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Air travel activates clotting more than immobilization alone, especially in patients with factor V Leiden (fVL) and/or oral contraceptive use
Henry I. Bussey, Pharm.D., FCCP, FAHA
Reference: Schreijer AJ, Cannegieter SC, Meijers JC, Middeldorp S, Buller HR, Rosendaal FR. Activation of coagulation system during air travel: a crossover study. Lancet. 2006 Mar 11;367(9513):832-8.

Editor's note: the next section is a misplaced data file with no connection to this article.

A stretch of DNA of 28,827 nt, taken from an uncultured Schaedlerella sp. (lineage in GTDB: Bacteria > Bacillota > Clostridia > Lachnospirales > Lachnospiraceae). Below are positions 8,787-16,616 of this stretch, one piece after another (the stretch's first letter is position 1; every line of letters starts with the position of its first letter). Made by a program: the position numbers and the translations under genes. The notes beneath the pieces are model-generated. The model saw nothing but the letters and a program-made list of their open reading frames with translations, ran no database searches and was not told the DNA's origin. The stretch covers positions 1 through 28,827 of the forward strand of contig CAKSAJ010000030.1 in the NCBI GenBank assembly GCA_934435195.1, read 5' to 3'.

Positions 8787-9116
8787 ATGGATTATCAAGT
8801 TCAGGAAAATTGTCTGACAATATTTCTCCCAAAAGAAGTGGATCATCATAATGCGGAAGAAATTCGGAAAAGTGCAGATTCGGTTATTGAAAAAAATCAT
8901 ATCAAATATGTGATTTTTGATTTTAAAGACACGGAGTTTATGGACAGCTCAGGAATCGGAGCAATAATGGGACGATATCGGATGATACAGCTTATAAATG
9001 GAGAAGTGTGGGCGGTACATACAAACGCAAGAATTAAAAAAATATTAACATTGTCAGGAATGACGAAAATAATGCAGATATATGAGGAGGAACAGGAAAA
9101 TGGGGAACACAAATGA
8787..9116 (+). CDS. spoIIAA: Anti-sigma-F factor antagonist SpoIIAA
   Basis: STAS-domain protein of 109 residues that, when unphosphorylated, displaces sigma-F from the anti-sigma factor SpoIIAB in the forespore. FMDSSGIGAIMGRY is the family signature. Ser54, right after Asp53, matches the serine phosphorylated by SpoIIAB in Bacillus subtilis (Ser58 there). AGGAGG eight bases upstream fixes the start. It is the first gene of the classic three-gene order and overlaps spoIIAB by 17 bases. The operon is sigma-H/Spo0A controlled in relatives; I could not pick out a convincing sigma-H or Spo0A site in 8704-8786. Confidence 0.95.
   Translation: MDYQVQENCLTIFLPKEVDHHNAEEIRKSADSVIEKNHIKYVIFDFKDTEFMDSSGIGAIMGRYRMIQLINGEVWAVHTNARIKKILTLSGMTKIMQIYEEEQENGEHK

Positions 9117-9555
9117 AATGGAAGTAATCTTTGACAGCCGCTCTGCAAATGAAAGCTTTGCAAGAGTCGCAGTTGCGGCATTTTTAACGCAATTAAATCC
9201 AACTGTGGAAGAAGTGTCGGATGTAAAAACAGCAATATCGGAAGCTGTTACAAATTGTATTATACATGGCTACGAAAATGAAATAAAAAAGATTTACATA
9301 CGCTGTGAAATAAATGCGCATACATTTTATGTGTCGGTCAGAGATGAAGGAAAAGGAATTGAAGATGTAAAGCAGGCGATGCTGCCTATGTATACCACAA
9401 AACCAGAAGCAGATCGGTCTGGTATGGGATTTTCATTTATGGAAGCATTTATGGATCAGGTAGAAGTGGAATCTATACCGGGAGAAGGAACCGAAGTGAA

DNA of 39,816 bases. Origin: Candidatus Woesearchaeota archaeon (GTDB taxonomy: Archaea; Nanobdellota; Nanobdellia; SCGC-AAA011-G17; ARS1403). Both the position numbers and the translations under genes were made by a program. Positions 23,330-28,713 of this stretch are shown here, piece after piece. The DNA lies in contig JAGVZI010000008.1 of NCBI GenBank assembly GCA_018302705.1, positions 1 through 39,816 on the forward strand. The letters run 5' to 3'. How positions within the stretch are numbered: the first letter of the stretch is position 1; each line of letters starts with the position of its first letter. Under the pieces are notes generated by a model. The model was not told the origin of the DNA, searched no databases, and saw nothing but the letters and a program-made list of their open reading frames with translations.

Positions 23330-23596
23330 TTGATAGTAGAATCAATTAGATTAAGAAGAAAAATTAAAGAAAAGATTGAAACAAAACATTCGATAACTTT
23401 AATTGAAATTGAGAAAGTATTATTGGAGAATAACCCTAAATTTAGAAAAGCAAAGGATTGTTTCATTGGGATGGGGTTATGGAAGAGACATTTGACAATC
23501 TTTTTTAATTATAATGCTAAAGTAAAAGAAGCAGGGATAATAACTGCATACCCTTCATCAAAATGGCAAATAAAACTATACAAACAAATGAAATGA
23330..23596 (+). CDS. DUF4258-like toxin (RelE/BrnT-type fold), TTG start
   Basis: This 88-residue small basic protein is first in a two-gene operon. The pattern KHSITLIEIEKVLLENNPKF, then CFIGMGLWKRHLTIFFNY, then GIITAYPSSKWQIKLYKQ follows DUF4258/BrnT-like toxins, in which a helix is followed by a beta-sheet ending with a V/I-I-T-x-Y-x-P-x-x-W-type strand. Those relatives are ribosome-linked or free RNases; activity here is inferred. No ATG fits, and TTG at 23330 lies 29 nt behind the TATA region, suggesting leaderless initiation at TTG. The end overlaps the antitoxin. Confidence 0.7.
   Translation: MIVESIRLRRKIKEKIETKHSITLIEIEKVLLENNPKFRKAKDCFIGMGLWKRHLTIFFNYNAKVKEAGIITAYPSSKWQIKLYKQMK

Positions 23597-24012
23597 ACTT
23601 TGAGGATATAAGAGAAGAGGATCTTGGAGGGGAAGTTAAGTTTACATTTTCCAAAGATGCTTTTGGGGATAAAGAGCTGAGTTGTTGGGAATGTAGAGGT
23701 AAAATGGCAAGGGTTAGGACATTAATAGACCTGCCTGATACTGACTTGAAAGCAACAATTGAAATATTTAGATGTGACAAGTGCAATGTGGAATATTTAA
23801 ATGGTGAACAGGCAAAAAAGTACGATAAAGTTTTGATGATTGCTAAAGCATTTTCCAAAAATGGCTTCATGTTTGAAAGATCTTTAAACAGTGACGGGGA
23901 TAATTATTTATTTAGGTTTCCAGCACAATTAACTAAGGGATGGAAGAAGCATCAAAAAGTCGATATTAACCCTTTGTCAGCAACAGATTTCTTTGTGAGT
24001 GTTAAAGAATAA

Investigators in the Netherlands evaluated the effects of air travel and prolonged immobilization on the ground on indicators of clotting activation in 71 patients (11 with fVL, 15 using oral contraceptives, 15 who had both fVL and used oral contraceptives, and 30 patients who did not have fVL and did not use oral contraceptives). The indicators of clotting activation that were measured before and after each intervention were thrombin-antithrombin complex (TAT), fragment 1+2 (F 1+2), and d-Dimer. These indicators were measured at base line and before and after 3 interventions: an 8 hr plane flight, an 8 hr movie marathon, and 8 hrs of "daily life situation." TAT was the indicator that exhibited the greatest increase of approximately 30% after the flight vs. decreases of 2% and 7.9% after the movie marathon and daily life situation, respectively. High responders for any of the indicators (defined as those whose indicator levels were at least 3 standard deviations above the mean value for the daily life situation period) were found in 17% of individuals after air travel vs. 3% after the movie marathon and only 1% after daily life situation. Four individuals were high responders for all three indicators after the flight, but no individuals were high responders for all three indicators after the movie marathon or daily life situation. The presence of fVL or oral contraceptive use increased the likelihood of having elevated indicators and the combination of both factors appeared to be at least additive. For example, 6 of 14 (43%) of patients with fVL and oral contraceptive use were found to be high responders after the flight vs.17% for the entire group. The authors suggest that the low air pressure and/or low oxygen level in planes during travel may increase the risk of clotting over that observed with immobilization on the ground. Further, patients with fVL and users of oral contraceptives may be at increased risk. Even so, the absence of fVL and oral contraceptive use does not exempt individuals from this risk as evidenced by the fact that the two women with the highest TAT levels after the flight did not have fVL and were not taking oral contraceptives.
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